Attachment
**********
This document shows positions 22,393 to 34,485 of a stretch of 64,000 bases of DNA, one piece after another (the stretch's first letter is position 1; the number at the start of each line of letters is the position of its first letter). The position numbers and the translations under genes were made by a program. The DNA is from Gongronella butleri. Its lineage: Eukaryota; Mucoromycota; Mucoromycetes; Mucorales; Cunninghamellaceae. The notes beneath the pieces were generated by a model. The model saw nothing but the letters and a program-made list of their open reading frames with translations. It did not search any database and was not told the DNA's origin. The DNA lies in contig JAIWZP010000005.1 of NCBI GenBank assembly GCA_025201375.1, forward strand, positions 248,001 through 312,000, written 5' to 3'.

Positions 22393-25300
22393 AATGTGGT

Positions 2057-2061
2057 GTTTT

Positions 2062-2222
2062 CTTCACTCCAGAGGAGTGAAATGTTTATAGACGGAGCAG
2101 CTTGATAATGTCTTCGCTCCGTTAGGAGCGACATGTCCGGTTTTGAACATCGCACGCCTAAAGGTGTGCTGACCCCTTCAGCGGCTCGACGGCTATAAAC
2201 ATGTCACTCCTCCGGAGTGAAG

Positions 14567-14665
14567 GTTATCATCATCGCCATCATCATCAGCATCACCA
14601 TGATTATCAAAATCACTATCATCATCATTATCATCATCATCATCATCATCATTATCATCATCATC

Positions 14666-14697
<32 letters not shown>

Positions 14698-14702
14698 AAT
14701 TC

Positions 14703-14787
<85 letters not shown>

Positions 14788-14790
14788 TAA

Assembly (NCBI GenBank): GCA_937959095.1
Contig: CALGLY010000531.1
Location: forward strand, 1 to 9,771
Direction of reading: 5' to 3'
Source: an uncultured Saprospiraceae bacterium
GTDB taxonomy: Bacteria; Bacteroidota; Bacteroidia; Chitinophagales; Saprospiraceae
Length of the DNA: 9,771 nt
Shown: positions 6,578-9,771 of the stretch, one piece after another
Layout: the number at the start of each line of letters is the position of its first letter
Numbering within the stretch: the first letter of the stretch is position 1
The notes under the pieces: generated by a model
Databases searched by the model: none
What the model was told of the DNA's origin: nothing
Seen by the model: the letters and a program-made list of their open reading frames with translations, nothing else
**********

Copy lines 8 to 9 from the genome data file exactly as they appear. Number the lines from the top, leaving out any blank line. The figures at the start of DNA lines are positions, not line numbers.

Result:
2101 CTTGATAATGTCTTCGCTCCGTTAGGAGCGACATGTCCGGTTTTGAACATCGCACGCCTAAAGGTGTGCTGACCCCTTCAGCGGCTCGACGGCTATAAAC
2201 ATGTCACTCCTCCGGAGTGAAG